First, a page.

A limited run of 330 bottles is set to be auctioned off.

Leonardo da Vinci was an Italian living in the 15th century—so you probably aren't shocked to learn that he loved wine. And as a literal "Renaissance man" who excelled at many disciplines, you're also likely not surprised that he had his own vineyard. But here is a shocker: Exactly five hundred years after his death, an Italian winery is releasing a recreation of the wine da Vinci produced on this land, finally giving modern oenophiles a chance to appreciate the artist's work with their taste buds instead of their eyes.

Recreating a more than five century old wine wasn't easy. According to The Telegraph, the project began by digging through rubble in Milan in an area that once held a vineyard given to da Vinci as compensation for painting The Last Supper in 1499. The historic plot was destroyed during World War II, but the team of researchers discovered roots underground which they determined were the white varietal Malvasia di Candia Aromatica. A matching clone of this vine was then found in the Emilia-Romagna region and brought to Milan for planting in 2015.

Casa degli Atellani, home to the Museo Vigna di Leonardo.
| Credit: REDA&CO / Contributor/Getty Images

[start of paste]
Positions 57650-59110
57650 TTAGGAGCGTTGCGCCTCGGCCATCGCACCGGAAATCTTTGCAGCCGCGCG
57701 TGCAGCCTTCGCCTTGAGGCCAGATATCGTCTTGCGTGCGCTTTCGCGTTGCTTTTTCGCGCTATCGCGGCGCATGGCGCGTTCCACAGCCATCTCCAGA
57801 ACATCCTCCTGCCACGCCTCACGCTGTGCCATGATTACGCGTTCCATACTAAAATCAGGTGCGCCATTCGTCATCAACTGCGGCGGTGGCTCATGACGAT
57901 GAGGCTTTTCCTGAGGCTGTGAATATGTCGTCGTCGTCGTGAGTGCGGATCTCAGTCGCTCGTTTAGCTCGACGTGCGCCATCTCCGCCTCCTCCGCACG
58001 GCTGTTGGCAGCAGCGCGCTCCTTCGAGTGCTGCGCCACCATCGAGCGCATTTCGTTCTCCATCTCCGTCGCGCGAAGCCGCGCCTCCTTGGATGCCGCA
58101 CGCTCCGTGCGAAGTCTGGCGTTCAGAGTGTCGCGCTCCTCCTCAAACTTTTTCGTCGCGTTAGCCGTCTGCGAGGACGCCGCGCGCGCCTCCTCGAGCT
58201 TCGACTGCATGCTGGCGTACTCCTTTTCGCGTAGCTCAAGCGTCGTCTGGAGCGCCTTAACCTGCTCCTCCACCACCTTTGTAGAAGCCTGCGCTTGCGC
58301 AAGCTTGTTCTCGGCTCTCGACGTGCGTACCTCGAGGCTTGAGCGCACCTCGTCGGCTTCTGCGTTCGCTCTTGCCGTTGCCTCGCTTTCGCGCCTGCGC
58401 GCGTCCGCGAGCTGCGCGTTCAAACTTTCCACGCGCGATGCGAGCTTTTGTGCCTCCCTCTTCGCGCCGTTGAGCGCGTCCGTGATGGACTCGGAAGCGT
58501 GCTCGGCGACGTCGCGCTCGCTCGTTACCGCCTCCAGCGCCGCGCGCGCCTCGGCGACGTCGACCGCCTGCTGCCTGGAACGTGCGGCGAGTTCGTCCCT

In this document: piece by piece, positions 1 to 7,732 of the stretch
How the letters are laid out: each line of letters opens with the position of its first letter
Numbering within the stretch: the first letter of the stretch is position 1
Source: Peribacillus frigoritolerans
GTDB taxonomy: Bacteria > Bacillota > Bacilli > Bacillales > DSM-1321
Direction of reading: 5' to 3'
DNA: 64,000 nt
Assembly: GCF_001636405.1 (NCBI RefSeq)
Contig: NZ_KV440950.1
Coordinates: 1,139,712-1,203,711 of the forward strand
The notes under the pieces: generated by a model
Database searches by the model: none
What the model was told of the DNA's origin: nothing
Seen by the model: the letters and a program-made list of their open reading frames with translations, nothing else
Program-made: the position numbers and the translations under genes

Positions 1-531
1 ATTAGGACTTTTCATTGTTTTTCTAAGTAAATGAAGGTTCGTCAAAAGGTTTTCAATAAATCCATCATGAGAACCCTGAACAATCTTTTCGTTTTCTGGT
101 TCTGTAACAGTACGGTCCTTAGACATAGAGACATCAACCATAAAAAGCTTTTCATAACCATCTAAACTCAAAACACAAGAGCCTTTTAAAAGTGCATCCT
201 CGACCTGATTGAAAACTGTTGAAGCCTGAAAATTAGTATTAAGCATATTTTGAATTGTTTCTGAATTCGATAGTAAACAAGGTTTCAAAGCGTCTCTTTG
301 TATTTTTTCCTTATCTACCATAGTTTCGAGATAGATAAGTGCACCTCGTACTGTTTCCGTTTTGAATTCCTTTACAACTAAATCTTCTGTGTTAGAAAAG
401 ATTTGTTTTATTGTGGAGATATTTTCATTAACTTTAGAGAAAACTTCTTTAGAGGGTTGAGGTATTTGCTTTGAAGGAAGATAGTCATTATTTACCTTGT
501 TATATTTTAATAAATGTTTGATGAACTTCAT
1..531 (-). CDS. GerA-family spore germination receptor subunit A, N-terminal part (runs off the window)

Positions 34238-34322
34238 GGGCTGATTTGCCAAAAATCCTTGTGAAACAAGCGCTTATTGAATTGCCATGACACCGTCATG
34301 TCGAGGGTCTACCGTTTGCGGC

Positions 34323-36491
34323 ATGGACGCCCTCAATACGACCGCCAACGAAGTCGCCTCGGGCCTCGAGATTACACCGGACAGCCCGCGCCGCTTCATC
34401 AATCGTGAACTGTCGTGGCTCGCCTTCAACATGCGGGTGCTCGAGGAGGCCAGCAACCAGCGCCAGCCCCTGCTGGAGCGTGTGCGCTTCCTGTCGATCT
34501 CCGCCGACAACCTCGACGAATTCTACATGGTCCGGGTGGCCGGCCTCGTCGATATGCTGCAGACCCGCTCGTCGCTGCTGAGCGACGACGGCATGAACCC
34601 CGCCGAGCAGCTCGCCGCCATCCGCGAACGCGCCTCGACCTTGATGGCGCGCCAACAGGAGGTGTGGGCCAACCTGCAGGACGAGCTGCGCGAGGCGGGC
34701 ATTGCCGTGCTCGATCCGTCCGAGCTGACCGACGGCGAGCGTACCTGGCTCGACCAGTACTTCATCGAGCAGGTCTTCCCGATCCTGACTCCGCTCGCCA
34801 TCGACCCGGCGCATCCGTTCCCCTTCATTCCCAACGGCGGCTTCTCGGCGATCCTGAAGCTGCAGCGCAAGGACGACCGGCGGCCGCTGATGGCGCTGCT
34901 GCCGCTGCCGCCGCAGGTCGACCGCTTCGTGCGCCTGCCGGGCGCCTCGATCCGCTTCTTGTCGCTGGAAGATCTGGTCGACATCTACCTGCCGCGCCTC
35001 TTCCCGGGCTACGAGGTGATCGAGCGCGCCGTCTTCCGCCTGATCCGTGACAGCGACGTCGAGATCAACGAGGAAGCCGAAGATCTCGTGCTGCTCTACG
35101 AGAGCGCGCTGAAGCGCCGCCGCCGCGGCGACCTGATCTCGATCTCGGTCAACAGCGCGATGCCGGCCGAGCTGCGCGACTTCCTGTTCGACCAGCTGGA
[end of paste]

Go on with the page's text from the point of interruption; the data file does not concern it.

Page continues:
REDA&CO / Contributor/Getty Images

"We had to dig deep down beneath the rubble and then the soil to find the stumps of the original vines," Attilio Scienza, an Italian expert on the DNA of vines and professor at the Università degli Studi in Milan, told the British paper. "They had been preserved by the ash and rubble. We've managed to exactly recreate the vineyard from maps that Leonardo drew. It's been an extraordinary experience."

Last year, the vines produced their first harvest, and this year, the first bottles are finally being put up for auction. However, sadly, scoring this Da Vinci wine—which is called La Vigna di Milano (a.k.a. The Vineyard of Milan)—will not be easy. Only 330 bottles (not cases, bottles) were produced, and apparently they will only be sold during an as-of-yet undisclosed auction next month. The wine was produced in partnership with La Vigna di Leonardo, who have turned the vineyard space into a museum, so ostensibly the proceeds will at least benefit that cause.

Meanwhile, if you do manage to try it, winemaker Giovannella Fugazza of Castello di Luzzano, the winery where the final product was produced, hopes you'd be getting something close to what Da Vinci sipped. "It's dry, aromatic and very particular," she told the Telegraph. "We made it using the techniques of the past, including terracotta amphorae. It is exactly the wine that Leonardo would have known 500 years ago." Whether drinking it will turn you into a polymath genius is to be determined.